While lots of Jews are funny, or at least stereotypically so, I am talking about the print/internet media in this case. Jews who inhabit the world of cartoons/comics. If you aren't sure what I'm talking about, take a look at our "cartoons" section on the blogroll.
There are three that are specifically Jewish in content: 52portions, a weekly parsha comic by Aaron Freeman and his wife, Dry Bones, a political comic by Yaakov Kirschen, and Shabot, a satire of Jewish life, by Ben Baruch. L.C. Linton, the artist responsible for The Child Left Behind happens to be Jewish, and her comics reflect that sensibility, but it isn't necessarily the main point.
In the wider world the connection between Jews and comics becomes even clearer (and not just because Magneto is a survivor). The Jewish Museum has two comic-themed exhibits the run September-late January: Masters of American Comics, and Superheroes: Good and Evil in American Comics. The world of comic book (or graphic novel if you will) artists is chock full of NJBs, and some scholars far more knowledgable than I have dealt with why that may be.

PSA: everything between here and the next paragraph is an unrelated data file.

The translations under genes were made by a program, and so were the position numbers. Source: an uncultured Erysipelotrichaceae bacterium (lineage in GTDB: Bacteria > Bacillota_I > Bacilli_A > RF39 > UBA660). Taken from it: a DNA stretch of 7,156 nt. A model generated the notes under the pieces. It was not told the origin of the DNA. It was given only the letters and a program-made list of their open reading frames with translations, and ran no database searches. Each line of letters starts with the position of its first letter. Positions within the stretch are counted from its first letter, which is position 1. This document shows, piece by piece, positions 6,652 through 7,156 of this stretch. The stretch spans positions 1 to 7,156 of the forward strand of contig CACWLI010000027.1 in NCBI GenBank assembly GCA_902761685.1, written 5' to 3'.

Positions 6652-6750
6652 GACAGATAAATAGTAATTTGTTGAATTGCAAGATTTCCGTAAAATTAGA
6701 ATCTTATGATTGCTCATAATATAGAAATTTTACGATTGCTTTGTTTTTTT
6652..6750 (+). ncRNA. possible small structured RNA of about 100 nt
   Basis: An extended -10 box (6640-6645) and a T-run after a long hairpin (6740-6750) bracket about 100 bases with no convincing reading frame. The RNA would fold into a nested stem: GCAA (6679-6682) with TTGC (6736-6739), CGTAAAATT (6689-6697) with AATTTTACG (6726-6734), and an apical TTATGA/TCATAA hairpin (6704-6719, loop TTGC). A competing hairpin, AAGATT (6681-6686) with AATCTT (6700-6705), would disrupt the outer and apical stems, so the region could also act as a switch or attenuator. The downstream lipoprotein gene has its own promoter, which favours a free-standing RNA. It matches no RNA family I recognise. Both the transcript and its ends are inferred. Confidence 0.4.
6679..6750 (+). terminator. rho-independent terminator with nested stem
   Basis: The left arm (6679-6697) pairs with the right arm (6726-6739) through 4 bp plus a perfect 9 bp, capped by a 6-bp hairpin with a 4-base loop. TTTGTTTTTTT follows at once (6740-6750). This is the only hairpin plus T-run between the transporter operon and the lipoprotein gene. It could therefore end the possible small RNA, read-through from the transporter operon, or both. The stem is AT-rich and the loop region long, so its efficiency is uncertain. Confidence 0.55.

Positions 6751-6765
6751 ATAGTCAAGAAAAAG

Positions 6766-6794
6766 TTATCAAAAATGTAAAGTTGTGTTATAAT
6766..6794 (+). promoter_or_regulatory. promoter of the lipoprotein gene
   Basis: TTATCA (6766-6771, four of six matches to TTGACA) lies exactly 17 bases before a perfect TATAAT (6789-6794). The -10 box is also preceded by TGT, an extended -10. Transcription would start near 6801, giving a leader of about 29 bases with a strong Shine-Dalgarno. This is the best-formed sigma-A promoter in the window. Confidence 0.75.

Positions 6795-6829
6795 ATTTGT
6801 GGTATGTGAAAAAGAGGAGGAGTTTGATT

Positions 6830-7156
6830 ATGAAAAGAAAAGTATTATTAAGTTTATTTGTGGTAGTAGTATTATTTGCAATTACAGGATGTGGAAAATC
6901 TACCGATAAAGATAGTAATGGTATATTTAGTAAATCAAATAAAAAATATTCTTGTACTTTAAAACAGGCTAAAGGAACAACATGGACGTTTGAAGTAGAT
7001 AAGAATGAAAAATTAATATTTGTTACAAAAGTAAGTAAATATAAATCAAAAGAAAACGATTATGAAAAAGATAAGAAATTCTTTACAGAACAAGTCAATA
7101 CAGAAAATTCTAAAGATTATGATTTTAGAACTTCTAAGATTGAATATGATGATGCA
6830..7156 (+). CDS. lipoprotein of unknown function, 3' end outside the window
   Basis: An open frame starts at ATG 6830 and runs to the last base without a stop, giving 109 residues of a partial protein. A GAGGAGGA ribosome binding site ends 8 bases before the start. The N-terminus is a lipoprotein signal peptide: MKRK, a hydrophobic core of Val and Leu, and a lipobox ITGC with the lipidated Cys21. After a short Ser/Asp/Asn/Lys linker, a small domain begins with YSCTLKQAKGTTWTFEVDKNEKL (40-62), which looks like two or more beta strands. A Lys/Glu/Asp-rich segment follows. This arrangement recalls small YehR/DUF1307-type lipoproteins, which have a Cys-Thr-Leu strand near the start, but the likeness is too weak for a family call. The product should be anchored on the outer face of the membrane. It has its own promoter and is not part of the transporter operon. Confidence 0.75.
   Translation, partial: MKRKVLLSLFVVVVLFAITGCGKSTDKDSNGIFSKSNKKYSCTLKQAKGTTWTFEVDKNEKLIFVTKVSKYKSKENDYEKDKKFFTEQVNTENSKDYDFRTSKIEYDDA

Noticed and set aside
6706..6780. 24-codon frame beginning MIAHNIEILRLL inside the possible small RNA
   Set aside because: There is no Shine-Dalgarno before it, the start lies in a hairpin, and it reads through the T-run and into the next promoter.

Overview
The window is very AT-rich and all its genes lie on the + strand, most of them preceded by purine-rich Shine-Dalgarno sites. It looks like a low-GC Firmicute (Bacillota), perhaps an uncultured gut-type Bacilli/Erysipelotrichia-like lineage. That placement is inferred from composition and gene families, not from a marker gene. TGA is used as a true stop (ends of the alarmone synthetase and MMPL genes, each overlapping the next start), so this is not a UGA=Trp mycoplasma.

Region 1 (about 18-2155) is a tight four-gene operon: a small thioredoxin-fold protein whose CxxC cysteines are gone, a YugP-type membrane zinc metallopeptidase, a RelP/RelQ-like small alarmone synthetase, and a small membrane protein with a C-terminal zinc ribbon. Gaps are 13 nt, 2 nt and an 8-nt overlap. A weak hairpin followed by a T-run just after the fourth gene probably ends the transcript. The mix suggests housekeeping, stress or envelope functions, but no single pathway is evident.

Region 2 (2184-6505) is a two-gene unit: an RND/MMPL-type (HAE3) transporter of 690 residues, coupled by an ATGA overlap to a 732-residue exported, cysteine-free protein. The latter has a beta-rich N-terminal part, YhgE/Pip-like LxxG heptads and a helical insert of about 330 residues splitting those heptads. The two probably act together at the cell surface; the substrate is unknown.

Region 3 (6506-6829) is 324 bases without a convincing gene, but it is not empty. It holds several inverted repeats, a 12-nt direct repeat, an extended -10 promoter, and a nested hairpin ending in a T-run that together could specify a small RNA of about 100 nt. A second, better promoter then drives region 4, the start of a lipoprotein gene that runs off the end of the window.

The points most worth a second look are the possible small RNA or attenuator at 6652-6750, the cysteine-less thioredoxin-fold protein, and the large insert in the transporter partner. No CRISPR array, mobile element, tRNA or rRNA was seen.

There is a middle ground between these two previous groups of artists, Jewish artists who create specifically Jewish material, but that have enjoyed some pop-culture recognition. The most obvious example of this is Maus, the graphic novel portrayal of the Holocaust by Art Spiegelman. If you haven't read it, you really should. On a more uplifting note, there are a group of superheroes called The Jewish Hero Corps. I'm at a loss for how to describe them, so I'll leave that one alone too.
And last, but not least, there is THIS GUY (courtesy of Jew York City):